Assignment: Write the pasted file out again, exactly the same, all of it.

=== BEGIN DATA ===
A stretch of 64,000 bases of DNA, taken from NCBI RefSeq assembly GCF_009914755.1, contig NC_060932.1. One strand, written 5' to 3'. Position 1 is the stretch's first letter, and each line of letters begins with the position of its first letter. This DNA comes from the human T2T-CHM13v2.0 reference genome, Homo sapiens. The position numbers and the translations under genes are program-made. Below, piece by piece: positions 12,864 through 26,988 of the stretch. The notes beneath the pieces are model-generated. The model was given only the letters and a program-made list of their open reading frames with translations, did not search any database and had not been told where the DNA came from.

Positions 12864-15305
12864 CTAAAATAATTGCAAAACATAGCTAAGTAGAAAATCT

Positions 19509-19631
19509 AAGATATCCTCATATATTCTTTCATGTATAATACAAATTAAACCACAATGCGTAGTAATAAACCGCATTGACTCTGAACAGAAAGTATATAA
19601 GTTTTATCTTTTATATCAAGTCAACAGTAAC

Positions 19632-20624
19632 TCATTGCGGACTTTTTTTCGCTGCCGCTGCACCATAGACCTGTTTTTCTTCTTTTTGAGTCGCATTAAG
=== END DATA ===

A stretch of 64,000 bases of DNA, taken from NCBI RefSeq assembly GCF_009914755.1, contig NC_060932.1. One strand, written 5' to 3'. Position 1 is the stretch's first letter, and each line of letters begins with the position of its first letter. This DNA comes from the human T2T-CHM13v2.0 reference genome, Homo sapiens. The position numbers and the translations under genes are program-made. Below, piece by piece: positions 12,864 through 26,988 of the stretch. The notes beneath the pieces are model-generated. The model was given only the letters and a program-made list of their open reading frames with translations, did not search any database and had not been told where the DNA came from.

Positions 12864-15305
12864 CTAAAATAATTGCAAAACATAGCTAAGTAGAAAATCT

Positions 19509-19631
19509 AAGATATCCTCATATATTCTTTCATGTATAATACAAATTAAACCACAATGCGTAGTAATAAACCGCATTGACTCTGAACAGAAAGTATATAA
19601 GTTTTATCTTTTATATCAAGTCAACAGTAAC

Positions 19632-20624
19632 TCATTGCGGACTTTTTTTCGCTGCCGCTGCACCATAGACCTGTTTTTCTTCTTTTTGAGTCGCATTAAG